x Abu Dhabi, UAE Thursday 20 July 2017

Roger Federer ready to take Paris despite setback in Rome

Former world No 1 determined to add to his one French Open trophy, and Serena Williams braces for a possible third-round showdown with sister Venus.

Swiss tennis player Roger Federer eyes the ball as returns to the ball to French Jeremy Chardy during the tennis Masters on May 14, 2014 at the Foro Italico in Rome. Andreas Solaro / AFP
Swiss tennis player Roger Federer eyes the ball as returns to the ball to French Jeremy Chardy during the tennis Masters on May 14, 2014 at the Foro Italico in Rome. Andreas Solaro / AFP

PARIS // Roger Federer could be excused for feeling groggy as he prepares for the French Open after becoming father to a second set of twins. Instead, he says he is fully charged for a run deep into the tournament.

The draw for the tournament at Roland Garros was made yesterday and Federer will meet Louis Lacko in the first round, with Novak Djokovic a potential semi-final opponent.

The 32-year-old Swiss’s build-up to the French Open was disrupted when wife Mirka delivered Leo and Lenny this month, meaning he skipped the Madrid Masters.

The 17-time grand slam champion returned in Rome where he bowed out early against Frenchman Jeremy Chardy, but he is not worried he has not yet returned to peak form.

Asked if his sleep patterns had been disturbed, he said: “Not much, you know, to be honest. They sleep that much that I don’t feel bad yet going out of the room and coming back. It’s almost the same situation.

“Things are fairly normal. Clearly there is a bit more happening and there is a bit more you can do if you want to, but Mirka takes care of most of it.”

Federer said he was spending plenty of time with his twin girls Myla Rose and Charlene Riva, who were born in 2009.

“I feel like I’m in good shape. I know where my game is at. I’m not worried that maybe there is not enough matches,” said Federer, who won his only French Open title in 2009.

Rafael Nadal, the top seed, will begin his pursuit of a record-extending ninth French Open title against the American Robby Ginepri.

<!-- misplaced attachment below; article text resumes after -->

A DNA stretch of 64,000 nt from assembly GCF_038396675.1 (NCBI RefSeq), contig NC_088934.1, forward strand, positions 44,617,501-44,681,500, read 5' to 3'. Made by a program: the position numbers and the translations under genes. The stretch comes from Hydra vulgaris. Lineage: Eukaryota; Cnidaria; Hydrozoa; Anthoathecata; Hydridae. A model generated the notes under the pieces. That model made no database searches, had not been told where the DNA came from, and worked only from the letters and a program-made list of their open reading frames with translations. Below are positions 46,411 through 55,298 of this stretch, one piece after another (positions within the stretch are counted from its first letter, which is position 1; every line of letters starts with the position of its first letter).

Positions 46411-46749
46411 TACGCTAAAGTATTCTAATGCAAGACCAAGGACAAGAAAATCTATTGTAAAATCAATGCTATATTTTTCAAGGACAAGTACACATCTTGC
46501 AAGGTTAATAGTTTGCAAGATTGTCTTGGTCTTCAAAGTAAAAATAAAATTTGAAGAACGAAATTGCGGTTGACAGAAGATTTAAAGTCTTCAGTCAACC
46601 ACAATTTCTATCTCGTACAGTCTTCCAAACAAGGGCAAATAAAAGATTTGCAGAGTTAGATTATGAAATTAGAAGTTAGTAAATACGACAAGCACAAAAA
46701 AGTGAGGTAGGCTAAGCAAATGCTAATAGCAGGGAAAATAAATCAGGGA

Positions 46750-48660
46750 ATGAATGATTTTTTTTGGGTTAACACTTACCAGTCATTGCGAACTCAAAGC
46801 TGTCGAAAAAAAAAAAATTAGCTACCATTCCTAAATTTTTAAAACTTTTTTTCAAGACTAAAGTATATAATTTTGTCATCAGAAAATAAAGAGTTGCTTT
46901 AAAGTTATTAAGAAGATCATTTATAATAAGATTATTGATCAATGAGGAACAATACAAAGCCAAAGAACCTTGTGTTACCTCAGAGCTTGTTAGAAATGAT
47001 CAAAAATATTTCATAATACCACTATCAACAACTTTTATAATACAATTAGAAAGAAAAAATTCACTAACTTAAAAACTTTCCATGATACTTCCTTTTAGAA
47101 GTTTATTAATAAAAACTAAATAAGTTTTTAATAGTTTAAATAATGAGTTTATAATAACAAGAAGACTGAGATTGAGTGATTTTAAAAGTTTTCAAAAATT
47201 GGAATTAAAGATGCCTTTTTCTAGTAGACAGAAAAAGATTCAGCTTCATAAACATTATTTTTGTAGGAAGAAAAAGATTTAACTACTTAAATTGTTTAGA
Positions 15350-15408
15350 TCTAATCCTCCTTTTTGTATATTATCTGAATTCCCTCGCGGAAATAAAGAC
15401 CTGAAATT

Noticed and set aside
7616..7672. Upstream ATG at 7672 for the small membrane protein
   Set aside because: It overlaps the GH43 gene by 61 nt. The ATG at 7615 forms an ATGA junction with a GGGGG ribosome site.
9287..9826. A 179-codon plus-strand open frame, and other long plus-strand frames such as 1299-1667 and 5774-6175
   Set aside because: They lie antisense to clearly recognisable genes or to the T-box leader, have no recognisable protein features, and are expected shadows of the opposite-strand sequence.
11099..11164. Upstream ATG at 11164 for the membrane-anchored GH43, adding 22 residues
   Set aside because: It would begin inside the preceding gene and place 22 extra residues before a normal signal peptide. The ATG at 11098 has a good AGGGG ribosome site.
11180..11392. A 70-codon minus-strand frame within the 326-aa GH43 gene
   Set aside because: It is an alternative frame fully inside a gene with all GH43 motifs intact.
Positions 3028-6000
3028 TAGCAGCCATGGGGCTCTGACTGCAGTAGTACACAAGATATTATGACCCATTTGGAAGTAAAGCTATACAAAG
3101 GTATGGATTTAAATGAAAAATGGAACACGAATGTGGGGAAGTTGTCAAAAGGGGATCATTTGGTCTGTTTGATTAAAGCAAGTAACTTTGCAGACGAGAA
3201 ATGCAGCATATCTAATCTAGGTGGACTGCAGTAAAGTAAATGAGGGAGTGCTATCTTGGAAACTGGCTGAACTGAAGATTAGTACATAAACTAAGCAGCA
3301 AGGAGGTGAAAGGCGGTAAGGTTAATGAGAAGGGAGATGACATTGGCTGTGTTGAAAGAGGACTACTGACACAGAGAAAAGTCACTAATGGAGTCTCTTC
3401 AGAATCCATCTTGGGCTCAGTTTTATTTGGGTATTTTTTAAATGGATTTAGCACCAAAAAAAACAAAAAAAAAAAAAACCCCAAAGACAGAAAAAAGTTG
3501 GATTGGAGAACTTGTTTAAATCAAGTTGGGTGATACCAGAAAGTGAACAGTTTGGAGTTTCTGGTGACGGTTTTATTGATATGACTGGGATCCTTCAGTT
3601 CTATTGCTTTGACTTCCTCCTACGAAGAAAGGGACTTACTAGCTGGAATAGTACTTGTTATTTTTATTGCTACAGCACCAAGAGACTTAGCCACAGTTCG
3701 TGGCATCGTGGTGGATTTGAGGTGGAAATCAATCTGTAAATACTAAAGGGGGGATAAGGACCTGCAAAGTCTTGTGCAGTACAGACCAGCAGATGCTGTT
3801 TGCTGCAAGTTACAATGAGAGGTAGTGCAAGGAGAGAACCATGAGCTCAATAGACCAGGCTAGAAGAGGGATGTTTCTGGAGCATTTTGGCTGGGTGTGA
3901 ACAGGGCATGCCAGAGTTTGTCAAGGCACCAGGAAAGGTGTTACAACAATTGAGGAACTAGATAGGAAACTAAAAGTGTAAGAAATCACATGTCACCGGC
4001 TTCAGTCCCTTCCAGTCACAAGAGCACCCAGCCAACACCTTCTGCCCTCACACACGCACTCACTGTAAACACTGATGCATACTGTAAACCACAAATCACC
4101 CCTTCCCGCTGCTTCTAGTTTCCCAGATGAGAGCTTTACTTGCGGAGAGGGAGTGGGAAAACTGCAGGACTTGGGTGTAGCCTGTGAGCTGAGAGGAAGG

After conceding to struggling with his self-confidence last month, Rafael Nadal believes his frazzled nerves have been consigned to history.

The world No 1 said he was shaken following early clay-court exits at the Monte Carlo Masters and Barcelona Open in the run-up to the Paris major where he has a phenomenal 59-1 win-loss record.

The Spaniard, however, was back to his best when he won the Madrid Masters and reached the final in Rome, losing to Djokovic in three sets.

“During the clay-court season I got a little bit better week by week,” Nadal said.

“Last week in Rome, it was tough, physically.

“I played a lot but in the end sometimes you need these things. I think I played a little bit better during the whole tournament, and especially after the first two rounds, quarter-finals, semi-finals, final.”

He said what matters is ahead. “Rome, Monte Carlo, Madrid, Barcelona is past now. We are here in Roland Garros and the only thing that matters now is have a good practice.”

In his first French Open match for two years, Andy Murray will take on Kazakhstan’s Andrey Golubev.

The Wimbledon champion, seeded seventh, missed the tournament last year because of the back problems that eventually saw him have surgery last September.

He was placed in the same half as Nadal, while Australian Open champion Stanislas Wawrinka is a potential quarter-final opponent.

Meanwhile, Serena Williams is set for a third-round clash with sister Venus following a French Open draw that left her in the tougher half of the tournament.

The defending champion and top seed will open her 13th campaign at Roland Garros with a match against the young French wild card Alize Lim, while Venus, who has never won the title in Paris and went out in the first round last year, starts against Belinda Bencic of Switzerland.

The prospect of once again playing her older sister at a grand slam event is not something Serena relishes.

“No, it never gets easier,” she said. “She’s essentially the love of my life, so it’s definitely difficult.”

If she makes it through to the last eight, the American’s opponent could be seventh seed Maria Sharapova, who she beat in last year’s final. The Russian was the French Open champion the previous year.

Potential semi-final opponents include third seed Agnieszka Radwanska of Poland, who took Serena to three sets in the 2012 Wimbledon final, or the big-hitting German Angelique Kerber.

Coming into Paris after a runaway win in Rome, Williams said that her form in Italy last week was encouraging after a run of injuries and loss of form early in the season.

Sharapova, who won back-to-back clay-court titles in Stuttgart and Madrid as part of her preparations for Roland Garros, said that, at 27 and with a professional career dating back 10 years, she was as ambitious as ever.

“I want to achieve more and I want to win more grand slams and I want to get back to No 1,” she said.

The bottom half of the draw sees second seed and 2011 French Open champion Li Na of China begin with a match against France’s Kristina Mladenovic, the junior champion at Roland Garros in 2009.


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